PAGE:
Fairness and Algorithmic Decision Making

This course examines the greater context under which the practice of Data Science exists and explores concrete ways these issues surface in technical work. Two parallel threads run through the quarter:

  • Readings introduce students to different frameworks for understanding how individuals relate to social institutions.
  • Identifying how these concepts arise in the “life of a Data Scientist” and using them to propose and critique potential solutions.

Course Outcomes:

  • Differentiate between descriptive, normative, and applied ethics; identify arguments in case-studies that rely on each.
  • Attain a basic understanding of fundamental concepts like fairness, justice, and equality.
  • Articulate how notions of fairness are quantified and understand their relative advantages and disadvantages (parity measures and their impossibility results; counterfactuals and causality).
  • Study issues of fairness in case studies, identifying possible causes within a social/legal context and consider possible (quantitative) actions using an ethical framework.
  • Consider the impacts of the amplification of bias at an institutional level, possible social actions, and the limits of quantification.
  • Identify unfairness in data using quantitative techniques with code and identify the limitations of these techniques in case-studies.

Course Format:

  • Lecture format
  • Readings + (iClicker) Quizzes
  • Two papers (involving code/statistical analysis).
  • Final Exam

Ungraded coding homework will help students complete their papers and prepare for the final.

Course Topics

Much of the course draws on the work collated in the book Fairness and Machine Learning, as well as pioneering (graduate) courses at Berkeley, Cornell, and Princeton.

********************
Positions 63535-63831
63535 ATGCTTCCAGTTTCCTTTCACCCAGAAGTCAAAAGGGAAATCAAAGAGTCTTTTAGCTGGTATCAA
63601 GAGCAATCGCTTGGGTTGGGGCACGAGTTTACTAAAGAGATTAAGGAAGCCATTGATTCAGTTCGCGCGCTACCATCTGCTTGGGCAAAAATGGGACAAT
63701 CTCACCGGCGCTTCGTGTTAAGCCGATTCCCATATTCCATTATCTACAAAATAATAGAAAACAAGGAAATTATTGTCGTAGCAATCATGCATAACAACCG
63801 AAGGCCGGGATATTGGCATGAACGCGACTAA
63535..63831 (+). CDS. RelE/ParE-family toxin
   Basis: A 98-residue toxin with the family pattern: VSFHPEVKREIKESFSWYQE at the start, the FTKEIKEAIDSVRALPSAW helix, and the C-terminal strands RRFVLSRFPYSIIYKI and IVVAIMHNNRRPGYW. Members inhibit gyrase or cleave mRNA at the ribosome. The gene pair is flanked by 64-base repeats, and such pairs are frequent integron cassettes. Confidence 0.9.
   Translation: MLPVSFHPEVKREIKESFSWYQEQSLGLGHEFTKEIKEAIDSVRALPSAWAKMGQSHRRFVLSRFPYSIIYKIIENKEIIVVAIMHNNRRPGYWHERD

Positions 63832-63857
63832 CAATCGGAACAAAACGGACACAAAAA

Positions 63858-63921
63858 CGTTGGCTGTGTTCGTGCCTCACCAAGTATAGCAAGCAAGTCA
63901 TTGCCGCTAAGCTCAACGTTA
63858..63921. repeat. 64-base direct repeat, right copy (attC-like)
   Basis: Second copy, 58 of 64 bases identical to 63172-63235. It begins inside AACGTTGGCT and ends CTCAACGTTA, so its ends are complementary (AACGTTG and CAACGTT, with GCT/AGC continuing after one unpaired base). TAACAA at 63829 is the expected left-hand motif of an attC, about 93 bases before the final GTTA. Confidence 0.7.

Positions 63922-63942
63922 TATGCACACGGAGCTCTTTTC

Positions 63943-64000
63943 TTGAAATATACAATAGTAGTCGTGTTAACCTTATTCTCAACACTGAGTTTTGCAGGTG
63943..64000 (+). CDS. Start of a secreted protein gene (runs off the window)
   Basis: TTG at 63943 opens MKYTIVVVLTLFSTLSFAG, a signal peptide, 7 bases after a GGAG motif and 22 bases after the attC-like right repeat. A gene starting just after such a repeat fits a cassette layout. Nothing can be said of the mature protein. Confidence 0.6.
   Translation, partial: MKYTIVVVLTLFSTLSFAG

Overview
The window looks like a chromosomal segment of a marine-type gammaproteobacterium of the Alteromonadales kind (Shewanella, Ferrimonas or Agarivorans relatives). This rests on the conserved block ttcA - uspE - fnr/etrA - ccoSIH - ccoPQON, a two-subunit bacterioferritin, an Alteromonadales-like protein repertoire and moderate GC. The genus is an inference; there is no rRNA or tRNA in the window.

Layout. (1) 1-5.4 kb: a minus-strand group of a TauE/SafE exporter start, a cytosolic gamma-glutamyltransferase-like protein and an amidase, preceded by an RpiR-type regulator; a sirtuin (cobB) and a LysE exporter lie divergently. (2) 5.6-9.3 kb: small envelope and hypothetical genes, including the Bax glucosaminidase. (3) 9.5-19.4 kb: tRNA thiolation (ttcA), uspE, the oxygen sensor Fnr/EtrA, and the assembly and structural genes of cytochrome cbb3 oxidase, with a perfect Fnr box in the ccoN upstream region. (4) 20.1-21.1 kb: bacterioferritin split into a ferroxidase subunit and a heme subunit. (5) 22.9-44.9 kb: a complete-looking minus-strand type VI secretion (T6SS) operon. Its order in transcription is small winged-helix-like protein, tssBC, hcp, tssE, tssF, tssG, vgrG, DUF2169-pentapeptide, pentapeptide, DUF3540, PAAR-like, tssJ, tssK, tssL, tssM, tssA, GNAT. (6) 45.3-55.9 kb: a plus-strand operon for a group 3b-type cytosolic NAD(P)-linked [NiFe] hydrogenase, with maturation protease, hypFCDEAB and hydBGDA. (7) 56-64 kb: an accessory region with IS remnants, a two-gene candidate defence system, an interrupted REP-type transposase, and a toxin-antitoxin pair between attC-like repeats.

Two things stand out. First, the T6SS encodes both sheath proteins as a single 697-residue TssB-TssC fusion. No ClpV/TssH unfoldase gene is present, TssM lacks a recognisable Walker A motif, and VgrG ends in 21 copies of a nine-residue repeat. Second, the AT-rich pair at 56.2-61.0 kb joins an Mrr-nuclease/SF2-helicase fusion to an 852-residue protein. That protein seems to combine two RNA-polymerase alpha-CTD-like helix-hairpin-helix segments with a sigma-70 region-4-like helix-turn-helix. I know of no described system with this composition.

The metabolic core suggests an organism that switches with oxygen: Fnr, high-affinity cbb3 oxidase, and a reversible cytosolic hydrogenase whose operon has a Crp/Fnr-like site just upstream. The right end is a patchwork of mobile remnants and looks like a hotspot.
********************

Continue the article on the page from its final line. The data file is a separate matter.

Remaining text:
Fundamental Concepts

  • Different ethical frameworks (descriptive, normative, applied).
  • Definitions: Fairness, justice, equality
  • Institutional contexts under which these issues appear (e.g. legal, social)
  • How algorithms engage in “decision making” (automated actions, statistical analyses, delivery of information).

Notions of fairness

  • Notions of fairness/justice (individual vs group).
  • Observational notions of fairness (parity measures).
  • Impossibility results
  • Identifying unfairness in data with code.

How unfair behaviors manifest in models

  • “Blame it on the training data” and “confusing proxies for groundtruth”.
  • Aspirational fairness (how should a model behave?).
  • Feedback loops: amplification of bias.
  • Identifying potential causes of unfairness in real-world examples.
  • Goodhart’s Law.

Counterfactual notions of fairness (causality)

  • Quantifying concepts from Rawls’s “Theory of Justice”
  • Identifying cause using natural experiments.
  • Counterfactual fairness and machine learning models.

Limits of Quantification

  • “Which groups should be considered vulnerable, and can they be ‘discovered’ algorithmically?”
  • Does quantifying fairness require them to be independent of social context? (Third Party APIs).
  • Transparency vs. Personalization.